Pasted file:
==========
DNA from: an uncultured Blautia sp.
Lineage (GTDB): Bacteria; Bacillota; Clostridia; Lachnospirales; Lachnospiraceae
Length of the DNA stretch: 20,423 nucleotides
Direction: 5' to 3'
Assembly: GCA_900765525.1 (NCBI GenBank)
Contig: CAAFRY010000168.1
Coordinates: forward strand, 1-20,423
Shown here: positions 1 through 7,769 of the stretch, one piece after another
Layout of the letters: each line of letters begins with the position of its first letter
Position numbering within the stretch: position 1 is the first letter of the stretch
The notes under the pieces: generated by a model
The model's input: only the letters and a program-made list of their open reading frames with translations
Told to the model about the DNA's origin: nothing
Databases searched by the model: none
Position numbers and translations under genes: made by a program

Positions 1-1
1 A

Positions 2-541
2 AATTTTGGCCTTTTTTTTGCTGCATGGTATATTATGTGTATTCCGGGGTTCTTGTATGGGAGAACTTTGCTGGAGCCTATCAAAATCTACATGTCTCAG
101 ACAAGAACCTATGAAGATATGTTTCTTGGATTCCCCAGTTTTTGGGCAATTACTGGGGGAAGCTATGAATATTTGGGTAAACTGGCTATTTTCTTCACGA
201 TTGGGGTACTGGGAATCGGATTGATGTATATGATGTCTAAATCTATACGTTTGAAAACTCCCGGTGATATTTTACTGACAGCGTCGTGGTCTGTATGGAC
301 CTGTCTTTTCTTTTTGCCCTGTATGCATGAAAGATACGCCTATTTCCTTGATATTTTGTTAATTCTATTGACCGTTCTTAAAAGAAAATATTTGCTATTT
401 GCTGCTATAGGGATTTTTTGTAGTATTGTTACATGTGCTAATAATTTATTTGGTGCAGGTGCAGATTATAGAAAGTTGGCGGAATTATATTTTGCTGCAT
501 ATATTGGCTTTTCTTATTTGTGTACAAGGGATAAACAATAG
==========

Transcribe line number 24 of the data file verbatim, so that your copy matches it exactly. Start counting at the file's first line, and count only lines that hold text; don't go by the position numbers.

501 ATATTGGCTTTTCTTATTTGTGTACAAGGGATAAACAATAG